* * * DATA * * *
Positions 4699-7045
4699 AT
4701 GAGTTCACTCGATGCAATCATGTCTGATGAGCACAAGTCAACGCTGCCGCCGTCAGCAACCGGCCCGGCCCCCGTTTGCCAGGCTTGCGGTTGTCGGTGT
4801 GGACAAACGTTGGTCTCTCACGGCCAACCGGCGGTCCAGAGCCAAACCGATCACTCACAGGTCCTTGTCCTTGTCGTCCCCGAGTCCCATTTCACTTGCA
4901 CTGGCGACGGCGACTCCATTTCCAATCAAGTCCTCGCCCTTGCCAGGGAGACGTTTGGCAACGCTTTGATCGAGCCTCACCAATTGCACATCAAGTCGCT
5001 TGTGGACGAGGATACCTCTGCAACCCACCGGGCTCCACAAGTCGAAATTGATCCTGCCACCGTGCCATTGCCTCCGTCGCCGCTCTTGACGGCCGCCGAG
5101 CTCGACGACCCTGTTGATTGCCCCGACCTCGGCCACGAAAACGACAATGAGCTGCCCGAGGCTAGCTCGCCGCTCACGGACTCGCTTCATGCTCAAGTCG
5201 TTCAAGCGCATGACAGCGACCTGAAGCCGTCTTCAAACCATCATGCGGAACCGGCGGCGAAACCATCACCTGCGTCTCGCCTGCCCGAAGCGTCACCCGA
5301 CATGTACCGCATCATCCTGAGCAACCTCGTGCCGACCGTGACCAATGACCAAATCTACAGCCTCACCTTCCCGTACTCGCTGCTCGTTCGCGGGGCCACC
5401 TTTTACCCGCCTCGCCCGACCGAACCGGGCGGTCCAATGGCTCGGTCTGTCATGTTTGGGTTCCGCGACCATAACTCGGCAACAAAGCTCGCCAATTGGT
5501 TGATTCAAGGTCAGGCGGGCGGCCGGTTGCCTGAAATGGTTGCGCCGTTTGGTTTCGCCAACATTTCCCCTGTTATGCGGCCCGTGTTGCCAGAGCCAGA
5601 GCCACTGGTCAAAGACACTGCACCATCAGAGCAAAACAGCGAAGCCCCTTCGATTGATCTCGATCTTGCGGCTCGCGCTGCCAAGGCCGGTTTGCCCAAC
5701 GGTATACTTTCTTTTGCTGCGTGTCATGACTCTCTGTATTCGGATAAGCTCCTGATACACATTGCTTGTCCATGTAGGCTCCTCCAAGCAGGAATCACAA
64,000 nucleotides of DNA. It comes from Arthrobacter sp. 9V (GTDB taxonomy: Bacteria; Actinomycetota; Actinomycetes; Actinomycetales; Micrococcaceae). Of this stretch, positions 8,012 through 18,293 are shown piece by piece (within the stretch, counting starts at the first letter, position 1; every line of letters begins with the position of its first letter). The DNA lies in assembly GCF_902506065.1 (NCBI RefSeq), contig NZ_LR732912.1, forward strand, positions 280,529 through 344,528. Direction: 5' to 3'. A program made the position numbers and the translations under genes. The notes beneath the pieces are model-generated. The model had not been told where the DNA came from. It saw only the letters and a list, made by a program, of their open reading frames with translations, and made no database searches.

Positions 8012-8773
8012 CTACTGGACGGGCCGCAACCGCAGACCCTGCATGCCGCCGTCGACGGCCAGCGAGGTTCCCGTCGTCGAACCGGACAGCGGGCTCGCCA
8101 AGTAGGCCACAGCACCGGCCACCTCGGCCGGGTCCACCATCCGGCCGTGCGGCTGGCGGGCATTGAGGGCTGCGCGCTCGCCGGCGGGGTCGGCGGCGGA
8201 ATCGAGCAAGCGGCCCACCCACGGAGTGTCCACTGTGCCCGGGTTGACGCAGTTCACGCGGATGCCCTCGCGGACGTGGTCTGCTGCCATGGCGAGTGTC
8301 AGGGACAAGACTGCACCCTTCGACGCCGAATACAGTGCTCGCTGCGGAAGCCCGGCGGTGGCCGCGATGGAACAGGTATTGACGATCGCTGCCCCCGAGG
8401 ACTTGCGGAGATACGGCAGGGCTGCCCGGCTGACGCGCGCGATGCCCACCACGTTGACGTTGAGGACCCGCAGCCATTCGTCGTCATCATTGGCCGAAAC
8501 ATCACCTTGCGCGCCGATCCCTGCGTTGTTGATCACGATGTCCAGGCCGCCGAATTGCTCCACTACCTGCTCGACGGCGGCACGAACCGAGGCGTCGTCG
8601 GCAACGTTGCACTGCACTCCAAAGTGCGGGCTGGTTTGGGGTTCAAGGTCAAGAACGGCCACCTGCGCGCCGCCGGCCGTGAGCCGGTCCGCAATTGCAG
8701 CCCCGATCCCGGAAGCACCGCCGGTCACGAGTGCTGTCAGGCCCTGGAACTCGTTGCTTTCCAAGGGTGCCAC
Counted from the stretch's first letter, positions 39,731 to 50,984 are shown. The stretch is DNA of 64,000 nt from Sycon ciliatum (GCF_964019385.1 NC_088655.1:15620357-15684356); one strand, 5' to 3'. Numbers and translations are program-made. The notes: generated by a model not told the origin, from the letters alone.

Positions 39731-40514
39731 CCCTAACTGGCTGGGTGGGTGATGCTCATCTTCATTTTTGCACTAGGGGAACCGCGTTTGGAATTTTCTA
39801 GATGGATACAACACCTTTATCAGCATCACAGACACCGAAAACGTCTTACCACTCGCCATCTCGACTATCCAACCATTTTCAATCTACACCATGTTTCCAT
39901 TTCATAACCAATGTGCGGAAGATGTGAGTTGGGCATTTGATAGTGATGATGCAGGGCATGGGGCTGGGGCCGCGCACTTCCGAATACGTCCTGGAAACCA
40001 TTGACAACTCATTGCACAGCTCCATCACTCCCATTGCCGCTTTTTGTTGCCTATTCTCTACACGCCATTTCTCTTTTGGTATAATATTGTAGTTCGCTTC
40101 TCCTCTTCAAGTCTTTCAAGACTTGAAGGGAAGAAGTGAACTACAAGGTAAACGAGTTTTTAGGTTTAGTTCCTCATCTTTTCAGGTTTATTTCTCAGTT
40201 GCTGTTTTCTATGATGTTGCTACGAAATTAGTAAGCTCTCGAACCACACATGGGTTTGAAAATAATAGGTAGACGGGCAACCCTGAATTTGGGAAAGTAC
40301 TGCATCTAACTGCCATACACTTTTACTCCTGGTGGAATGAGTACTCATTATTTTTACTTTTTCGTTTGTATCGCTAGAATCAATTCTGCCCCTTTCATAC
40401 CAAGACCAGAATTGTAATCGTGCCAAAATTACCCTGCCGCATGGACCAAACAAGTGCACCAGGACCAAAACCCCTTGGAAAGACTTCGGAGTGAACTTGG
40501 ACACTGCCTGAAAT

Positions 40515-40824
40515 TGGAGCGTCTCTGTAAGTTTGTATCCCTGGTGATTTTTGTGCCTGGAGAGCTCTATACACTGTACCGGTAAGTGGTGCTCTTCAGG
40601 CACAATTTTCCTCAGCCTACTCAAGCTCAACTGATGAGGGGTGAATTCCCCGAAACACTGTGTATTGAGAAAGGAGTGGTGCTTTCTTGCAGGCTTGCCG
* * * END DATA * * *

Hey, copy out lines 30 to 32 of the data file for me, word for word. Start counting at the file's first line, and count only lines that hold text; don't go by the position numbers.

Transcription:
40101 TCCTCTTCAAGTCTTTCAAGACTTGAAGGGAAGAAGTGAACTACAAGGTAAACGAGTTTTTAGGTTTAGTTCCTCATCTTTTCAGGTTTATTTCTCAGTT
40201 GCTGTTTTCTATGATGTTGCTACGAAATTAGTAAGCTCTCGAACCACACATGGGTTTGAAAATAATAGGTAGACGGGCAACCCTGAATTTGGGAAAGTAC
40301 TGCATCTAACTGCCATACACTTTTACTCCTGGTGGAATGAGTACTCATTATTTTTACTTTTTCGTTTGTATCGCTAGAATCAATTCTGCCCCTTTCATAC